In previous posts, I laid the groundwork for changing the way we view our jobs through giving. We know that 85% of people hate their jobs for a variety of reasons. But when someone doesn’t like their job, for another plethora of reasons, they don’t leave. I then suggested that the real reason people hate their jobs is that they are not using their God-given gift in their vocation.

I believe we all have at least one gift. When we use our gift(s), we tend to love what we do, because that’s what we were made to do. Furthermore, when we simply give of ourselves (our time, talent, and treasure) we get the same endorphin high that we get from sex, drugs, music, and social media. Those ideas now lead to this question: “For those who make up the 85% of all people who hate their jobs, what might happen if they began giving at work?”

“Give?” At my job?!?

Yeah, that’s the first response I got when I began sharing this whole big idea. Most people (maybe 85%? Would that be too coincidental?) work for a paycheck, and very little else. When something needs doing at work, it’s someone’s job to do it. If it’s not specifically, expressly someone’s job, that task may not get done, or it may be assigned to and reluctantly accepted by someone who doesn’t want to do it. “Giving” – again of one’s time, natural talents, and financial resources – is not typically part of “work”.

That’s not my job. I don’t get paid to do that.

The reason we don’t “give” at work is because we view work as a paycheck, a means to a financial end only. If someone is asked to “give a little more” or do something outside their job description, then a line is crossed. “I don’t get paid (or paid enough) to do that.” Technically, it’s true. That task is not in your job description, but the reason we don’t want to do something that’s “not my job” is because we work only for a paycheck, and not for a reason.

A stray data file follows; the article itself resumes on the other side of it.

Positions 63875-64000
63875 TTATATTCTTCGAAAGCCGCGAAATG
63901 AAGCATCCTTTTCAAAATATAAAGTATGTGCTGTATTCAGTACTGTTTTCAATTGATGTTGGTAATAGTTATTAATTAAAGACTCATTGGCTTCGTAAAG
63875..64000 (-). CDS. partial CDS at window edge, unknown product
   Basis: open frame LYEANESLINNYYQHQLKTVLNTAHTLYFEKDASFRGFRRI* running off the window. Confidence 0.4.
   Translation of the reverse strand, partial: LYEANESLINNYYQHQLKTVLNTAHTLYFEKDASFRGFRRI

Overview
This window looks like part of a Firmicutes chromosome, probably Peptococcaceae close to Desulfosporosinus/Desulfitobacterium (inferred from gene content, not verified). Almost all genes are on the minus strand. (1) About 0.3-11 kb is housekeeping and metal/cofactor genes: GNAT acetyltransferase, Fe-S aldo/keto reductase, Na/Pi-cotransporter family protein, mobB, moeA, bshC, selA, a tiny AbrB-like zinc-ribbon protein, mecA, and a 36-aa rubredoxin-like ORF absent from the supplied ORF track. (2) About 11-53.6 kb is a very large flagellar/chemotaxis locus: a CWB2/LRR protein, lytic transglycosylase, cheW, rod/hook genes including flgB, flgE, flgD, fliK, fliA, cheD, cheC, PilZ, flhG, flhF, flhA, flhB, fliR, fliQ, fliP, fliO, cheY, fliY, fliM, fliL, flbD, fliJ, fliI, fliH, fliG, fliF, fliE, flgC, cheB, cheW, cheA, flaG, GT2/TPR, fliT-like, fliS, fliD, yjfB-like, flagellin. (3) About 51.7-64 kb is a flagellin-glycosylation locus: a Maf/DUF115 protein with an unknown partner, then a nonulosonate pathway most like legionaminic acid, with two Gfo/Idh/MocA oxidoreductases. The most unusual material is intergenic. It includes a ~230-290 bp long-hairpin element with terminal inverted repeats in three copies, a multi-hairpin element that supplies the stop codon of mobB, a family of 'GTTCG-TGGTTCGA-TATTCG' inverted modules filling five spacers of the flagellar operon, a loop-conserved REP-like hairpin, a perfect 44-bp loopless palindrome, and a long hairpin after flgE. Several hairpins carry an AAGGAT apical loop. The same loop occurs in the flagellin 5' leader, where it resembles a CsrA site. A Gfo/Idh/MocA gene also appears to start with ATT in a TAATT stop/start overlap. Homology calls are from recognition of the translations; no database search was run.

Simon Sinek’s TED talk puts the organization, as opposed to the individual, in this light, as he discusses profits. He said, “Profit is a result. It’s always a result” of the business. But the “why” behind the business is different.

The same thing applies to each of us as individuals. Are you working for a paycheck, or are you doing what you love and hoping the money will show up? My thesis here is that, no matter what you do, you can love your job if you engage in the intentional act of giving at your place of work. Giving your time, your talents, or your financial resources will cause you to love your job. Specifically, your talents, because your natural talents are what you were made to do.

Giving is grounded in biological science

When we do certain things in life – sex, drugs, music, exercise – certain hormones are released by our brain that make us feel good, and cause us to want to repeat what we did over and over and over. That hormone is dopamine, and it’s what causes us to repeat – or want to repeat – certain actions. In this post, I provided the results from many studies that demonstrate that the same dopamine is also released when we give. Specifically, the dopamine is released when we give with no expectation of a return.

Technically, your job is “giving”, but there is an expectation of a return: a paycheck. That type of giving causes the release of dopamine, but because there is a regular (weekly, bi-weekly, monthly, etc.) return or reward for that giving, the release of dopamine drops off precipitously after the return is deposited into our bank account.

But when we give knowing there will be no reward, financial or otherwise, the “high” continues. We work for a paycheck. That’s an exchange of value. Giving is different. We get paid in dopamine, a warm glow, a good feeling, etc. And that release of hormone makes us want to do it again. Furthermore, the repetition of this pattern causes us to bond in the same way giving gifts or having sex causes a bond with the recipient.

How do I give at my job?

That is the question. You hate your job, but you can’t – or don’t think you can – leave. And, you know you have a gift, but you’re not using it at work. When you give without expectation of return, you really love doing so and want to do it more. But you don’t have time, or – more importantly – energy, because the job you hate has sucked the life out of your soul. Furthermore, you know you have a very special talent, but you are not using that talent at your job.

Could 1/3 of your life possibly BE any worse?!?  You have the power to change all that by doing what you love. At work. For free. Crazy, huh?

What do you think about that?

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